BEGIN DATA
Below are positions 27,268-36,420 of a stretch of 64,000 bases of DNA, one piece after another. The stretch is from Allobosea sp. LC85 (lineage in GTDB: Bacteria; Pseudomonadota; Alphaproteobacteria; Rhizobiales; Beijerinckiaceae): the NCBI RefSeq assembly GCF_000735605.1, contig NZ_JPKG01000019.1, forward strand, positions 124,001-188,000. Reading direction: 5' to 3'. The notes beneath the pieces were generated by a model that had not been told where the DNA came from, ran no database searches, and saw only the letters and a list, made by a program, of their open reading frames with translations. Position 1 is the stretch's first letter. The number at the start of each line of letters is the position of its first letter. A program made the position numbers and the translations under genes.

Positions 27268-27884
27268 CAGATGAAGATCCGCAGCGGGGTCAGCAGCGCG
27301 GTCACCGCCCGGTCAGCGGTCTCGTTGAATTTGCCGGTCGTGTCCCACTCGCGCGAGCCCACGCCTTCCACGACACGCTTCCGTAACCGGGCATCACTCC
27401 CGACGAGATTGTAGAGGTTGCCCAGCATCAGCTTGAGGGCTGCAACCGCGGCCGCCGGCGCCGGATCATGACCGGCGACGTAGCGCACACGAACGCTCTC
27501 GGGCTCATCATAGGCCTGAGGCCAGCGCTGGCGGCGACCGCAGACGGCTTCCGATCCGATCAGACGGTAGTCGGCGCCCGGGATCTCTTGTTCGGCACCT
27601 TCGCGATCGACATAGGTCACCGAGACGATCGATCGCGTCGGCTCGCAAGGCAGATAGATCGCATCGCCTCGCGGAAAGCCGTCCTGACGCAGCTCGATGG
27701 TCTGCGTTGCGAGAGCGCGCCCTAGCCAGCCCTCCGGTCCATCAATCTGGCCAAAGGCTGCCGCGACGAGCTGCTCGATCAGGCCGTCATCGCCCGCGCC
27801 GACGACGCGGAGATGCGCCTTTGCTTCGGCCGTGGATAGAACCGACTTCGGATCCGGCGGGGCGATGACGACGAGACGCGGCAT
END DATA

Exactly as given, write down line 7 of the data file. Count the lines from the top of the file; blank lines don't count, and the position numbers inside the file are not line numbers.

27601 TCGCGATCGACATAGGTCACCGAGACGATCGATCGCGTCGGCTCGCAAGGCAGATAGATCGCATCGCCTCGCGGAAAGCCGTCCTGACGCAGCTCGATGG